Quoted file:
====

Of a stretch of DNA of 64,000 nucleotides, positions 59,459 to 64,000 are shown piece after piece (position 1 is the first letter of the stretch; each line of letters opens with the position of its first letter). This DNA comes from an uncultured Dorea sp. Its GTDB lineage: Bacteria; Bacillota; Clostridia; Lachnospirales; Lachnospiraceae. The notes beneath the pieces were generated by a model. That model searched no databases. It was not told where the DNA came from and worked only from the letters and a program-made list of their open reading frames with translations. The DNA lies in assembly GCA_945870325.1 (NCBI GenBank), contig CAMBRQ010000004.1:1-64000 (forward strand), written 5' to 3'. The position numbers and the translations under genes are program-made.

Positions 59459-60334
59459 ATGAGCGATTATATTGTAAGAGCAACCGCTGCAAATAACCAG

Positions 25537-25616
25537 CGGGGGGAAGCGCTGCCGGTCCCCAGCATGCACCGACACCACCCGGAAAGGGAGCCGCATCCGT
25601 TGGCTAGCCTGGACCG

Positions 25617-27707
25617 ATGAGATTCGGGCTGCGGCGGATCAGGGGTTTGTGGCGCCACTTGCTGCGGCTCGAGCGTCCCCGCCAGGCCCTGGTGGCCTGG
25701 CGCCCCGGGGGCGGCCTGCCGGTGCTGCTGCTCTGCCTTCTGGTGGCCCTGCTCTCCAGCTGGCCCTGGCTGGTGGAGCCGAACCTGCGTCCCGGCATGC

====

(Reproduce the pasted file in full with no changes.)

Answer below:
Of a stretch of DNA of 64,000 nucleotides, positions 59,459 to 64,000 are shown piece after piece (position 1 is the first letter of the stretch; each line of letters opens with the position of its first letter). This DNA comes from an uncultured Dorea sp. Its GTDB lineage: Bacteria; Bacillota; Clostridia; Lachnospirales; Lachnospiraceae. The notes beneath the pieces were generated by a model. That model searched no databases. It was not told where the DNA came from and worked only from the letters and a program-made list of their open reading frames with translations. The DNA lies in assembly GCA_945870325.1 (NCBI GenBank), contig CAMBRQ010000004.1:1-64000 (forward strand), written 5' to 3'. The position numbers and the translations under genes are program-made.

Positions 59459-60334
59459 ATGAGCGATTATATTGTAAGAGCAACCGCTGCAAATAACCAG

Positions 25537-25616
25537 CGGGGGGAAGCGCTGCCGGTCCCCAGCATGCACCGACACCACCCGGAAAGGGAGCCGCATCCGT
25601 TGGCTAGCCTGGACCG

Positions 25617-27707
25617 ATGAGATTCGGGCTGCGGCGGATCAGGGGTTTGTGGCGCCACTTGCTGCGGCTCGAGCGTCCCCGCCAGGCCCTGGTGGCCTGG
25701 CGCCCCGGGGGCGGCCTGCCGGTGCTGCTGCTCTGCCTTCTGGTGGCCCTGCTCTCCAGCTGGCCCTGGCTGGTGGAGCCGAACCTGCGTCCCGGCATGC